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Mourant Ozannes secures record £14m damages award in landmark Privy Council case


A landmark case that could have a significant impact on the mechanism used to calculate damages in personal injury claims has been won by Mourant Ozannes' litigation team in Guernsey.

On 7 March 2012 the Judicial Committee of the Privy Council (comprising Supreme Court Justices Lord Hope, Lady Hale, Lord Brown, Lord Clarke & Lord Dyson) handed down judgment in the case of Simon v Helmot [2012] UKPC 5, unanimously dismissing the appeal from the Guernsey Court of Appeal of the Defendant to the original Royal Court of Guernsey proceedings, Dylan Simon.

The effect of the decision is to uphold the Guernsey Court of Appeal's award of almost £4.5m in addition to the £9.3m already awarded at first instance making a combined total of almost £14m and confirms the highest lump sum award ever made in the United Kingdom and Crown Dependencies.

Manny Helmot is a former Commonwealth Games cyclist who suffered severe head injuries after being knocked from his bike by a car driven by Mr Simon on a training ride in Guernsey in 1998.

Mourant Ozannes acted for Mr Helmot throughout. Advocate Gordon Dawes appeared on behalf of Manny Helmot in the Royal Court Guernsey, the Guernsey Court of Appeal and with James Dingemans QC in the Privy Council.

The Privy Council's judgment is of considerable interest and importance in the many common law jurisdictions without statutory mechanisms for dealing with such matters. The case will be looked at closely all around the common law world. In addition it is likely to have a considerable impact in the UK itself. The Lord Chancellor is in the process of reviewing the discount rate to be used in England and Wales, having last set the figure back in 2001 at 2.5%. He is likely to come under even greater pressure to make a substantial downwards adjustment which itself will be reflected in much higher lump sum awards of damages in England and Wales also, Scotland is likely to follow.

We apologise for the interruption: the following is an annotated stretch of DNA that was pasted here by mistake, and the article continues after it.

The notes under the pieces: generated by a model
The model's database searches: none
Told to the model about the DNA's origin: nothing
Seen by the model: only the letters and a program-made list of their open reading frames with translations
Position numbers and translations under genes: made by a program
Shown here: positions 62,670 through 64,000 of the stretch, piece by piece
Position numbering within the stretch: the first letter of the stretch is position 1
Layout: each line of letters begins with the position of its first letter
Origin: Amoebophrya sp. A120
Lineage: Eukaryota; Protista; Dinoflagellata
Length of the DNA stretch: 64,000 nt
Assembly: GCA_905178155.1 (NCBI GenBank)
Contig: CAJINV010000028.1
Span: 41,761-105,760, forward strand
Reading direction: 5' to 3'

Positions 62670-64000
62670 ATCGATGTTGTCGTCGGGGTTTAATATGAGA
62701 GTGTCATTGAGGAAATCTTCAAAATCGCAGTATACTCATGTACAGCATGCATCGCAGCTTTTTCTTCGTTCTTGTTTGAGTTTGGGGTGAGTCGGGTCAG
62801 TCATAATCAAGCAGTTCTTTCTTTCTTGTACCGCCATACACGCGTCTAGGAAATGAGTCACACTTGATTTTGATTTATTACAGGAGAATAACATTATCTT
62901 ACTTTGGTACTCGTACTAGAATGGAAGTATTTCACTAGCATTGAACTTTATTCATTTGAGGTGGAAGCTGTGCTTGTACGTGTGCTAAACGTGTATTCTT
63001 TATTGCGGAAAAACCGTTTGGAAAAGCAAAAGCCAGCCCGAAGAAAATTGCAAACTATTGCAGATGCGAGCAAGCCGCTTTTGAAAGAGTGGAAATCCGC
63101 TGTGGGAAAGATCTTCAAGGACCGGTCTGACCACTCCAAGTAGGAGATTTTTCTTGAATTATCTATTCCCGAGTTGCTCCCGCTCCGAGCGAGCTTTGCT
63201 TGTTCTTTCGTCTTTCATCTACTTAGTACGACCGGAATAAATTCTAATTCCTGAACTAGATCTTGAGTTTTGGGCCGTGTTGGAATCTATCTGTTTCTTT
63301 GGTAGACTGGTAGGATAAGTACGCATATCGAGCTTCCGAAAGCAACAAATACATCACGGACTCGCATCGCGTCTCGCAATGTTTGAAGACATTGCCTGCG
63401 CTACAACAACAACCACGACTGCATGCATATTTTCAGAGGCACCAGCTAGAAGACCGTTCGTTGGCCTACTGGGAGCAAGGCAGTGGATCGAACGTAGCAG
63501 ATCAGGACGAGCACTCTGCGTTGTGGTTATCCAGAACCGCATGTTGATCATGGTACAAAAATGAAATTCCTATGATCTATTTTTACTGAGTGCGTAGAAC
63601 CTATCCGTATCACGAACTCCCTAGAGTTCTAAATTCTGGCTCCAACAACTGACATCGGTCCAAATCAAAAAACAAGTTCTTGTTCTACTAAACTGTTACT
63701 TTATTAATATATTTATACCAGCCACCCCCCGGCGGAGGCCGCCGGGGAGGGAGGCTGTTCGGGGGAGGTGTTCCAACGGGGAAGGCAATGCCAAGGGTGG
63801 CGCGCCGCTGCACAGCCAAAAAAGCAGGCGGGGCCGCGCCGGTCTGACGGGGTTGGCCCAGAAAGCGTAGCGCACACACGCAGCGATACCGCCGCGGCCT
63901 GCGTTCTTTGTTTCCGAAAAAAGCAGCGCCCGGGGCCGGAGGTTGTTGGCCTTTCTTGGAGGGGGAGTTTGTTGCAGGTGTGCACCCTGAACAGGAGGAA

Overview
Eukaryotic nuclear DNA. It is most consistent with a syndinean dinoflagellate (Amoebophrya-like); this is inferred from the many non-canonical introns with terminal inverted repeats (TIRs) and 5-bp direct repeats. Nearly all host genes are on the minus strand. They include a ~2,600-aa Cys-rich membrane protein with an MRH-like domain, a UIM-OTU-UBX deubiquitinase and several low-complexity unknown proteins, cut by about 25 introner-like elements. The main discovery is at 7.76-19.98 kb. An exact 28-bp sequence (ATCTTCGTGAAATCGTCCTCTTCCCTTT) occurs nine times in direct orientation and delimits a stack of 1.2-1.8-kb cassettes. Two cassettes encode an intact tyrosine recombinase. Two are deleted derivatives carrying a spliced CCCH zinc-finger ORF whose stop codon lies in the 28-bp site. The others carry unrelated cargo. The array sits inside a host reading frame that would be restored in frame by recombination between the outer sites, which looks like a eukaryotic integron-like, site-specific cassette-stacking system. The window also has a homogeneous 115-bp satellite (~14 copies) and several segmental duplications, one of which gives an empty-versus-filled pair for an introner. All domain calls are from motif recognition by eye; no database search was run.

The Privy Council agreed that the first and foremost consideration was that a claimant was entitled to full compensation for his or her injuries. In the absence of a statutory regime dealing with such matters the starting point was the House of Lords case of Wells v Wells and the use of rates of return derived from Index Linked Government Stocks. Those rates of return had fallen substantially in recent years. The effect of wage inflation had also been recognised. The expert evidence called by the claimant had been given by experts whose credentials had been as impressive as they could possibly have been and was essentially unchallenged.  In the circumstances it was not open to the Guernsey Court to find that the claimant's case as to future losses had not been proved.  The discount rates argued for by the claimant had been proved, including the negative discount rate of -1.5% and therefore the (very high) multipliers resulting from those rates and the appeal failed.

Advocate Dawes commented: "This is a wonderful result for Manny Helmot and his family. The judgment assures Manny's future care and gives him and his family peace of mind. It is also a wonderful result from a legal point of view which is likely to have an effect in many jurisdictions around the world. The principles established in this case will mean substantially higher lump sum awards of damages for seriously injured claimants in those jurisdictions affected and enable them to fund their care arrangements in a way that was not possible with the law as it was understood to be. It is very exciting also for Guernsey to produce such an important case which has truly made waves around the common law world."